For immediate release:
New Jersey’s Streets and Sidewalks More Deadly in 2005
Recent statistics from the New Jersey Department of Law and Public Safety show that automobile and pedestrian fatalities are on the rise in New Jersey as more people were killed in automobile related accidents in 2005 than in each of the previous three years. 758 people died in traffic crashes in New Jersey in 2005, up nearly 5 percent from 2004. Pedestrian fatalities also increased, to 156 in 2005 from 150 the previous year.
“With more than 750 people dying on our roads and sidewalks, traffic safety should not be a fringe issue,” said Damien Newton, NJ Coordinator for the Tri-State Transportation Campaign. “People are dying because we’re not doing enough.”
But traffic safety doesn’t seem to be the new administration’s radar screen. Several months ago, the Campaign wrote to Governor Corzine urging him to make traffic safety a high priority for his administration, and calling for a zero tolerance policy towards traffic law breakers. The Corzine administration has not yet responded to our letter.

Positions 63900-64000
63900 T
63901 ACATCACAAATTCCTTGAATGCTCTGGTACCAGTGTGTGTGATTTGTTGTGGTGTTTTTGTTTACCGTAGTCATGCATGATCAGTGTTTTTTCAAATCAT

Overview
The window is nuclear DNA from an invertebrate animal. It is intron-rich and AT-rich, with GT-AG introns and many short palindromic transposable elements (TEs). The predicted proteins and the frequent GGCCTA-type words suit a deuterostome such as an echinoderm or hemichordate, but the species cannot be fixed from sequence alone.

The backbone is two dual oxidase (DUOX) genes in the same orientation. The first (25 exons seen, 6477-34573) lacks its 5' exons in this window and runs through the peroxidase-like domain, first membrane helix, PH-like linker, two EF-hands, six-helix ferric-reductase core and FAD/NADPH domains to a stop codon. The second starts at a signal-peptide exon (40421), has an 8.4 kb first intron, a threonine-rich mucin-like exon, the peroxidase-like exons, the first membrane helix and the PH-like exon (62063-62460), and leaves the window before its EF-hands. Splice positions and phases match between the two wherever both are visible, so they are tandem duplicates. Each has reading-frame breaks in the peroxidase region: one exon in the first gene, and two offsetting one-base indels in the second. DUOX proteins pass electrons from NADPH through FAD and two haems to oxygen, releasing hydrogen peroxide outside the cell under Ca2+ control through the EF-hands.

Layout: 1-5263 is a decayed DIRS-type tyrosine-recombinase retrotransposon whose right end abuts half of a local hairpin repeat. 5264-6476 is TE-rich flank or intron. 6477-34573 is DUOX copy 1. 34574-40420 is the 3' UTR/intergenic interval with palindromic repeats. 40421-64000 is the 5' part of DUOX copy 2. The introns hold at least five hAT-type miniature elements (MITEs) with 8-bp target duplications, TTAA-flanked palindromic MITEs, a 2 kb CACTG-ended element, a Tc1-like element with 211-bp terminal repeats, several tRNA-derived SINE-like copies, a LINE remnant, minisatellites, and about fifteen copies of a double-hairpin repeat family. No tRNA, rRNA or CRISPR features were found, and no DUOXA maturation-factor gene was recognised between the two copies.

In March, Governor Corzine complained about speed traps during a radio call-in show, saying, “These speed trap situations that are designed for revenues just aren't right and I know the public doesn't find it right and has legitimate gripes about it.”
However, statistics don’t bear out the idea that speeding is not a problem in New Jersey or that it can’t be partially controlled by speed traps. More than 60% of all traffic fatalities in New Jersey are caused, at least in part, by speeding and reckless driving.
Corzine also appointed notorious speeder Zulima Farber as his Attorney General. During her confirmation hearing, legislators questioned whether someone frequently breaking traffic laws should be Attorney General.
New Jersey’s pedestrian fatalities have also remained high, averaging about 150 per year. They have remained consistent a decade after former Governor Christine Whitman promised to halve deaths on the state’s roadways.
Fact sheets with data broken down by county are available at the Campaign’s website at www.tstc.org.
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The Tri-State Transportation Campaign is an alliance of public interest, transit advocacy, planning and environmental organizations working to reverse deepening automobile dependence and sprawl development in the New York/New Jersey/Connecticut metropolitan region.